Cannabis FAQs

Cannabis is now legal in far more states than it isn’t. But that doesn’t mean its use and benefits are fully understood by most people. Here are answers to some commonly asked questions.

This is a difficult area. Theoretically, you could travel within a state where Cannabis is legal — say from San Francisco to L.A. You would need proof of your doctor recommendation, and the amount would need to be below the limits of both the county you’re leaving and the one you’re traveling to. But TSA officers are not legally qualified to verify a recommendation or a cannabis card, so if they find the cannabis they are required to call the local police to verify it.

Interstate travel is a bad idea for basically the same reasons. This is because the Federal Government still does not recognize legal marijuana. It’s a better idea, if you’re heading to a state where Cannabis is legal to simply buy and use what you need when there.

Most states where Cannabis is legal also allow patients to cultivate a certain number of plants for their own personal use. You can usually buy small female (flower producing) plants called “clones” at most dispensaries. Some of these dispensaries even offer cultivation classes.

The days of cannabis-infused edibles being either brownies or cookies are in the dark ages. Today, most dispensaries carry an assortment of infused edibles. These include ice cream, cereal, snacks, hummus, chips, candy, olive oil, gummies, and many other different items. Dispensaries usually also follow dietary restrictions in their offerings, such as gluten-free, organic fair-trade, vegan, and the like.

Cannabis-infused edibles are a great option for patients who don’t want to smoke their medical cannabis. Vaporizers heat up marijuana to a temperature that vaporizes the THC, but they don’t create the smoke. Topicals allow you to put cannabis-infused salve, lotion, balms, or oils directly on your skin, usually to address pain and inflammation. Most topicals don’t have the psychoactive effects associated with smoking or ingesting marijuana. You can also use transdermal patches on your skin. They provide even dosages and longer timeframes, usually from 8-10 hours of relief.

Many people use medical cannabis to improve their sleep. However, it doesn’t work for everyone. Some strains can make patients anxious, which would be the last thing you’d want if you’re not sleeping well. Do some research and talk to your doctor about possible side effects. Still, compared to prescription sleeping pills, no one has died from using cannabis to help with insomnia.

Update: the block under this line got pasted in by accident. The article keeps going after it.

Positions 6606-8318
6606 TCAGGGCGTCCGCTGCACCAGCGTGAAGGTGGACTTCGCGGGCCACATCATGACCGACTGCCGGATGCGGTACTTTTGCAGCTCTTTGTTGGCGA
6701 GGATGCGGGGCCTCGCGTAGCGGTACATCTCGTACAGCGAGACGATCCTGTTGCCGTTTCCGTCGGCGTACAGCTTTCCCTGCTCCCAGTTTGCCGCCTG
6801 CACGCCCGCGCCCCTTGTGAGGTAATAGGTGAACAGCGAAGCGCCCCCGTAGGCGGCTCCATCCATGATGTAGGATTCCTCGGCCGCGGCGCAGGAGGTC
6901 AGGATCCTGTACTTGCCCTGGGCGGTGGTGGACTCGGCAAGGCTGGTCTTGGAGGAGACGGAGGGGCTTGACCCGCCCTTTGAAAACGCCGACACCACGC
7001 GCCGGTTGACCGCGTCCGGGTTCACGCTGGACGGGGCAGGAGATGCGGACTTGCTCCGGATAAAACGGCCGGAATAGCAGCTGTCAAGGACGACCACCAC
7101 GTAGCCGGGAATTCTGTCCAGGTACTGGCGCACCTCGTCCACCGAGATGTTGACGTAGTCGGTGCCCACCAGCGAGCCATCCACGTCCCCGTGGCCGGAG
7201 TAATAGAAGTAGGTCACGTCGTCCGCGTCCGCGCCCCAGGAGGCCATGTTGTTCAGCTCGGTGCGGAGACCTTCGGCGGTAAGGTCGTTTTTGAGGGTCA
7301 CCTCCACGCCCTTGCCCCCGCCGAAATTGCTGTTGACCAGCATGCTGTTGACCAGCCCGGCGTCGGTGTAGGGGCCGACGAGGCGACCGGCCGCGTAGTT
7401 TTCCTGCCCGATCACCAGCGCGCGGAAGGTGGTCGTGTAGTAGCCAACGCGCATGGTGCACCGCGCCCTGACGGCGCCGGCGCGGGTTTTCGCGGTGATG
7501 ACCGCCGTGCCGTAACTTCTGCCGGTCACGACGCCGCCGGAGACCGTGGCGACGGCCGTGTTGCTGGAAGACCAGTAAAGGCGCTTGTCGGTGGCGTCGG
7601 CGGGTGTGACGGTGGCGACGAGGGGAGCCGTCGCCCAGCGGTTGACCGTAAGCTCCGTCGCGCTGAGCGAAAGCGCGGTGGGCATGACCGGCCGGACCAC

Friends and family or caregivers can obtain a legal permit known as a caregiver’s permit or caregiver’s card. This enables them to enter legal cannabis dispensaries to buy products for the bedridden person. Some states are experimenting with delivery services, as well.

Hash or hashish is the resin collected from the trichomes of the cannabis plant. This resin is brown and sticky, and it contains large quantities of THC, the psychoactive ingredient in cannabis. Like cannabis flower, hashish can be smoked or put into edibles.

Cannabis is the botanical term for the plant — genus cannabis. Marijuana is simply the common term, or slang, for cannabis. They are one in the same.

Cannabis comes in countless varietals and strains. These all fit into two marijuana families, indica and sativa. If the strains are mixed, this is called a hybrid.

Indicas are often used for treating physical illnesses and pain, and insomnia. Sativas have a more mental effect, where users feel awake or feel more energy. They also have an effect on the eye, and are used with eye conditions such as glaucoma. Still, there is a ton of variation to be researched for a new patient.

Just this year, the FDA approved a drug with an ingredient derived from the cannabis plant. The drug is called Epidiolex. It is a cannabidiol (CBD) oral solution for the treatment of seizures associated with two rare and severe forms of epilepsy. This is the first time the FDA has approved such a product for any medicinal use. Surely, many more are to come.


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